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Police Commissioner celebrates the success of award-winning young driver programme

MORE than 3,500 young people aged 16 and over have learnt how to become better drivers thanks to an online learning toolkit funded by Police and Crime Commissioner Jason Ablewhite.

Since September 2018, Cambs Drive iQ has been rolled out in 23 schools and colleges, with five more booked to start in the coming months. In March, the programme was delivered to students at Peterborough University Campus, demonstrating how Cambs Drive iQ is going from strength to strength to support young people in the community.

The locally tailored, award-winning programme which began in 2017, aims to reduce the number of young people involved in incidents and crashes on the roads by preparing them to become better and safer drivers – many before they even get behind a wheel.

In a virtual world the staff from the Cambridgeshire and Peterborough Road Safety Partnership can put young people in a range of driving situations. Students have access to more than 120 video scenarios filmed on local roads and can experience actual challenges they might face around the county.

The programme was funded from the Commissioner’s Casualty Reduction and Support Fund as part of a range of initiatives to reduce the number of people killed and seriously injured on the county’s roads.

“The harsh reality is that one in five new drivers has a crash within 12 months of passing their test,” said Police and Crime Commissioner Jason Ablewhite, “I am determined to make raising standards on the roads as a priority.”

He added: “I am delighted to see Cambs Drive iQ being so well received by young people across the county. It is a good way to influence attitudes towards driving in a classroom environment and should arm our young drivers with everything they need to know to stay safe on the roads.”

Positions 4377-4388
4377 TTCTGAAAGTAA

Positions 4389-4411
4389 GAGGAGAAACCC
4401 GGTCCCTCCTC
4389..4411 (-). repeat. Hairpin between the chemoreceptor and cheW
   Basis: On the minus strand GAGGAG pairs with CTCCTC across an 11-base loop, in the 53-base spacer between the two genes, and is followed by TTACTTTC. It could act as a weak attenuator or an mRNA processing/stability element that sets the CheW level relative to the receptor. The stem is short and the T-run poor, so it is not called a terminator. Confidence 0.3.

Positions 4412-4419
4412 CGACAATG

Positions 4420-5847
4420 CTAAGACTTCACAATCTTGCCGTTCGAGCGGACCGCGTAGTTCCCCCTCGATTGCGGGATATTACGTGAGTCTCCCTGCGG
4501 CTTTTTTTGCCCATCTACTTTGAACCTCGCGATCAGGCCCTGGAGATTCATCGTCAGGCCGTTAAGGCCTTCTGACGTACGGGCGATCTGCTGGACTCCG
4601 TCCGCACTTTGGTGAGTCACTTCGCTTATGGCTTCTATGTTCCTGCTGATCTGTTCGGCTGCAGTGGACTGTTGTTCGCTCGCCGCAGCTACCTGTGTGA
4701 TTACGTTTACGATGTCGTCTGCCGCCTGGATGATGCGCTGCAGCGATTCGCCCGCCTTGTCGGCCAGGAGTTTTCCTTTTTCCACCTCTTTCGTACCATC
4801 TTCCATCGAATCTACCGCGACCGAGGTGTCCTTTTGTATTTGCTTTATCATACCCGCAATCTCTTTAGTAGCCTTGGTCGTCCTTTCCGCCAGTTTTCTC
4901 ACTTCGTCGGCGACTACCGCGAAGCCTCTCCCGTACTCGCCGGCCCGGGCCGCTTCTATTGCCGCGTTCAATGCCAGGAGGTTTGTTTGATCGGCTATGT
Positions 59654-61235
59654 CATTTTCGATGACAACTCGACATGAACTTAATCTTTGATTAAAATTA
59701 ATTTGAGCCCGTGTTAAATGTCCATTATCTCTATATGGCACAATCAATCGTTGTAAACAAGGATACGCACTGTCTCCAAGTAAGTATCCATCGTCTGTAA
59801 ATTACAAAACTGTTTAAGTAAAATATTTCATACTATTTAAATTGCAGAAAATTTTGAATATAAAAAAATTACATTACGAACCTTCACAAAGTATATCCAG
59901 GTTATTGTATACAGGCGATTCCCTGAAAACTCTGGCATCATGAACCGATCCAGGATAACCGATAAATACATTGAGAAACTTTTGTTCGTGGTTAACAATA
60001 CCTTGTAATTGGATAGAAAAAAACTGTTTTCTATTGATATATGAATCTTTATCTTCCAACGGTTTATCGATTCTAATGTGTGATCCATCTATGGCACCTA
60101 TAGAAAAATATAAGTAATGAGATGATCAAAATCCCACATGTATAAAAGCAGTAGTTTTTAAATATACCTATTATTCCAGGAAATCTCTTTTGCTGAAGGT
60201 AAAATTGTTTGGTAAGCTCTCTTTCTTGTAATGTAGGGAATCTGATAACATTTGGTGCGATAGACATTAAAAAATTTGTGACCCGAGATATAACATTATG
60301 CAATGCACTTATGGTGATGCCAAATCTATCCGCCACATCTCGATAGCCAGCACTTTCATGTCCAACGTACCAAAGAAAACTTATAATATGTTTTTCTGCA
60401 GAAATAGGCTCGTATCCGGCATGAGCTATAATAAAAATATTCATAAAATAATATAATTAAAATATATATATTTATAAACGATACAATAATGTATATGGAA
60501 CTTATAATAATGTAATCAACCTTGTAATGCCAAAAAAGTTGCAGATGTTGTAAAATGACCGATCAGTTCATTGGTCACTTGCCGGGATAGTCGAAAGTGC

Cheryl Morgan, Road Safety Officer for Cambridgeshire County Council, says Cambs Drive iQ offers pre and novice drivers the opportunity to improve their hazard perception and manage risk and responsibility as a driver and a passenger without ‘risking’ overconfidence.

She explains: “The first module is delivered in school or college by the Cambs Drive iQ teams. The rest are completed in students’ own time with the opportunity to win a either a two-hour driving lesson or a day with the Police and Fire Service. Schools and Colleges are supporting the project by encouraging their students to complete the remaining modules and booking dates for new students in the next academic year. The feedback from students so far has been positive.”

The programme was nationally recognised in 2018 at the ‘FirstCar Young Driver Road Safety awards’ ceremony, winning the ‘Best Education and Training Initiative’ category and being highly commended in the ‘Best Partnership Scheme’ category. It was described as a ‘truly excellent programme’ which is ‘evidence based and real world oriented.’

For more information on the programme visit: